"Orchestra performances of video-game scores have attracted huge audiences of young adults" begins the article.
"According to Andy Brick, how videogame music is translated into concert format can mean the difference between a runaway hit and a flop. “Understanding the process of bringing a piece of game music to the concert hall is one of the most critical elements of a successful concert,” he says. In 2003, he conducted the Czech National Symphony in what was billed as “the first ever all-game music orchestral concert” in Leipzig, Germany as part of the annual GC Game Developers Conference. The response was so overwhelming that Brick has repeated the event every year since."
"This year, Brick joins the new venture “PLAY! A Video Game Symphony,” an orchestral tour of videogame scores that attempts to focus solely on the music..."
Andy gives some insights into composing game music: "I will often look at a specific situation in a game, figure out how many possible resolutions there might be, and make a harmonic map that will allow me to smoothly transition into each scenario. The center point of that map is the cadence.” He adds: “Imagine writing a theme and variations and allowing the listener to decide the order in which the variations will be presented and you begin to understand this somewhat daunting process. To a certain extent, you are writing music with a form that will be decided in the future by some other person.”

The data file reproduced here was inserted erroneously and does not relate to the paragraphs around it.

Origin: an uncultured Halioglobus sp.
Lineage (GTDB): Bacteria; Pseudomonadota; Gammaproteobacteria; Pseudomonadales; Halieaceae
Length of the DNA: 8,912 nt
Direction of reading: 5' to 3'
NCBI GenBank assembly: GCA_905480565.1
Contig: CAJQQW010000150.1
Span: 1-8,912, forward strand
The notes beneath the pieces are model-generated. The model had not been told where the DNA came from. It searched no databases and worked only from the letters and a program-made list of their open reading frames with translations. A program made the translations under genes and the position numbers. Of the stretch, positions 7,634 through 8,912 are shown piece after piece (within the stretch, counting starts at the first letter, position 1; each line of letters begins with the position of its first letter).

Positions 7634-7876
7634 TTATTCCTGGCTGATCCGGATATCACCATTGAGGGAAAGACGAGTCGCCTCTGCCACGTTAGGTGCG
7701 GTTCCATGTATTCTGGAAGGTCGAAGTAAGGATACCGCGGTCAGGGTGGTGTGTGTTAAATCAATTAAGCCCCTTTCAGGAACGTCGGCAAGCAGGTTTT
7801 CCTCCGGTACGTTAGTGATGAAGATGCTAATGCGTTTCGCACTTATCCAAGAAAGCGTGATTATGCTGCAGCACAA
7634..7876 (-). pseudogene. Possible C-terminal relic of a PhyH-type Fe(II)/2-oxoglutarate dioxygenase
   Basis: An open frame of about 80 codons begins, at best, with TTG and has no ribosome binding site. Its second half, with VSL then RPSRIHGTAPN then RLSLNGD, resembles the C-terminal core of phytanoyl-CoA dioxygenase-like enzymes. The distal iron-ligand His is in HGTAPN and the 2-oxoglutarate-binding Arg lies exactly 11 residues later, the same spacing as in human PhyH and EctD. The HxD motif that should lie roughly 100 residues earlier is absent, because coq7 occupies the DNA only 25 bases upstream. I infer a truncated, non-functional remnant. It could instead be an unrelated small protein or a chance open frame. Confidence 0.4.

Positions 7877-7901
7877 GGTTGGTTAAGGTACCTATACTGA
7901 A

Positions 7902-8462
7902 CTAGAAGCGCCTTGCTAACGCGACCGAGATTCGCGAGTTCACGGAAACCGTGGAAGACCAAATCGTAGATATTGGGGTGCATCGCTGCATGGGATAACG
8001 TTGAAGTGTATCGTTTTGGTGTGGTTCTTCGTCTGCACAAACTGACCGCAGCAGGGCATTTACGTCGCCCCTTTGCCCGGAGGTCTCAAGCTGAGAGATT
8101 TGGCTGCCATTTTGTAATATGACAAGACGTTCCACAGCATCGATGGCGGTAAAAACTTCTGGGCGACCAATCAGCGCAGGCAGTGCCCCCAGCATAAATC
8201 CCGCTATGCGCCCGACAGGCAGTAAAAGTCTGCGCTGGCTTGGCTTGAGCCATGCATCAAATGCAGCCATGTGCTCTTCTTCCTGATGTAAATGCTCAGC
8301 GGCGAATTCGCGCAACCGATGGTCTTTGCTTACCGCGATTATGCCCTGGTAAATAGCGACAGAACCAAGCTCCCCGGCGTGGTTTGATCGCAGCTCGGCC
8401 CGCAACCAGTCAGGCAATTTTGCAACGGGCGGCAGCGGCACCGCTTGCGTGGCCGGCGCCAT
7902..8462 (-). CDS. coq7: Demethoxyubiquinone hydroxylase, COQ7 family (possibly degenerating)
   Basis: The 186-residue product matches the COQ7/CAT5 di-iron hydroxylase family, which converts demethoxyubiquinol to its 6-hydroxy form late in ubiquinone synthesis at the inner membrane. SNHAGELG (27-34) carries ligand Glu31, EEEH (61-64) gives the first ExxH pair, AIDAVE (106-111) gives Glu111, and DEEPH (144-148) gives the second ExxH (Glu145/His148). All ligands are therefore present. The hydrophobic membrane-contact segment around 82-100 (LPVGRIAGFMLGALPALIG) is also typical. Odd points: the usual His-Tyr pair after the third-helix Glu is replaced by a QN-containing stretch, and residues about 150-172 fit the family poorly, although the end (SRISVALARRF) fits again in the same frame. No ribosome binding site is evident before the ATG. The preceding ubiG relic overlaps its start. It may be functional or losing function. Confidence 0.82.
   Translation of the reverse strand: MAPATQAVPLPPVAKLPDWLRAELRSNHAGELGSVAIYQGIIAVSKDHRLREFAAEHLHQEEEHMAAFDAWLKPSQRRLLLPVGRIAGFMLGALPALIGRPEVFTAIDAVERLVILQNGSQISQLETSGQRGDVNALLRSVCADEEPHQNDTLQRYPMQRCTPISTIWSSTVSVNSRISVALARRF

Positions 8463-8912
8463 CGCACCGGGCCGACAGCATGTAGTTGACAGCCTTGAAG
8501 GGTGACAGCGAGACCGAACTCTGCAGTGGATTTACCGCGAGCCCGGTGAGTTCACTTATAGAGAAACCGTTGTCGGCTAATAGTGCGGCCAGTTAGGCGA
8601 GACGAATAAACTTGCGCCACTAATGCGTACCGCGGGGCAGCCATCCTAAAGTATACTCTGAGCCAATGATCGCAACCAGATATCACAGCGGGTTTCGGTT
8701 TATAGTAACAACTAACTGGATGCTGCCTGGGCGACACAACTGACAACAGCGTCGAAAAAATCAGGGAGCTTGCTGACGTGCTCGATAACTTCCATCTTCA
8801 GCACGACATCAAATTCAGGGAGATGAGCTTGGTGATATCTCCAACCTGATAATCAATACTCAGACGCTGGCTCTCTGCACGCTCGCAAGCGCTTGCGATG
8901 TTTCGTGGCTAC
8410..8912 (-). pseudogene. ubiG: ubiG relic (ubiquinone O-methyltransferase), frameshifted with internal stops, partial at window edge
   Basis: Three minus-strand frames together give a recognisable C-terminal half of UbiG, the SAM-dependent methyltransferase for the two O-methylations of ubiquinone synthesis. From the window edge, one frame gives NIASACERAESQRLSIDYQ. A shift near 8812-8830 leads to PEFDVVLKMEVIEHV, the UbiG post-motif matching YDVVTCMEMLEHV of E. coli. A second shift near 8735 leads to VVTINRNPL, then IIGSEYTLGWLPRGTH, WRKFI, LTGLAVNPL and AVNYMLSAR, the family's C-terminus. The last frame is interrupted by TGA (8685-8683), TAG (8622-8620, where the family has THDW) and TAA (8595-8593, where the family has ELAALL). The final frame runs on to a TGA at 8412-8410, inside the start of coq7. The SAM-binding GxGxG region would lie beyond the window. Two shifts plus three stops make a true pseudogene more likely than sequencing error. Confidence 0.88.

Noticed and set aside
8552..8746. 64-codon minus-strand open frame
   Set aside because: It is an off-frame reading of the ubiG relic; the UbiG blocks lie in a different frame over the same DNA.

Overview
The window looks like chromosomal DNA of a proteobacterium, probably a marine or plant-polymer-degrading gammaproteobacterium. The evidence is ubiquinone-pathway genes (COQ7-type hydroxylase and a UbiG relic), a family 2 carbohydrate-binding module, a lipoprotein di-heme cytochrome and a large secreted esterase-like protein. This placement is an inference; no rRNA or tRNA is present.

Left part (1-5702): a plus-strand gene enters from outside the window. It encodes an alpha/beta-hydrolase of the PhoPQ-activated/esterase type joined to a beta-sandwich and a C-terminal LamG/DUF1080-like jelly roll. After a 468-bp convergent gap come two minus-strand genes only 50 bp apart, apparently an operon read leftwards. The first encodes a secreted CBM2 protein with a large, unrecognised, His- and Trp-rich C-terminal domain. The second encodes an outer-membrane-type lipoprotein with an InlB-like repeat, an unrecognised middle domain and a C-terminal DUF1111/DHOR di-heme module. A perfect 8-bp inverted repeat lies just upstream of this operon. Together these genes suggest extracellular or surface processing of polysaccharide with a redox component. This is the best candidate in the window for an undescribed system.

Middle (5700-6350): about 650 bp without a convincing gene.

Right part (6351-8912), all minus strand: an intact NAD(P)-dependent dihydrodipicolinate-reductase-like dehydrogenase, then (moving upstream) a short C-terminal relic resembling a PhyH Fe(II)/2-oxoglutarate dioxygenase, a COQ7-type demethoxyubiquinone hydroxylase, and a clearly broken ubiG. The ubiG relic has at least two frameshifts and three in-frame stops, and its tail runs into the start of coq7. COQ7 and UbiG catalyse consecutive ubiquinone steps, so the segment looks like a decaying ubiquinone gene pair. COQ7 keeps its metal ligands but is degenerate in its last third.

Andy also says: “We have an extraordinary opportunity before us to capture the spirit of an audience that could become our next-generation concertgoers. This may be an opportunity that we have not seen in quite a long time.”
Andy Brick is quoted throughout the article along with a pciture showing him conducting the Filmharmonic of Prague at the GC Game Developers Conference in Leipzig.
The article also discussed Tommy Tallarico and Jack Wall's “Video Games Live,” multimedia “concert event” that had its debut at the Hollywood Bowl last summer with the Los Angeles Philharmonic.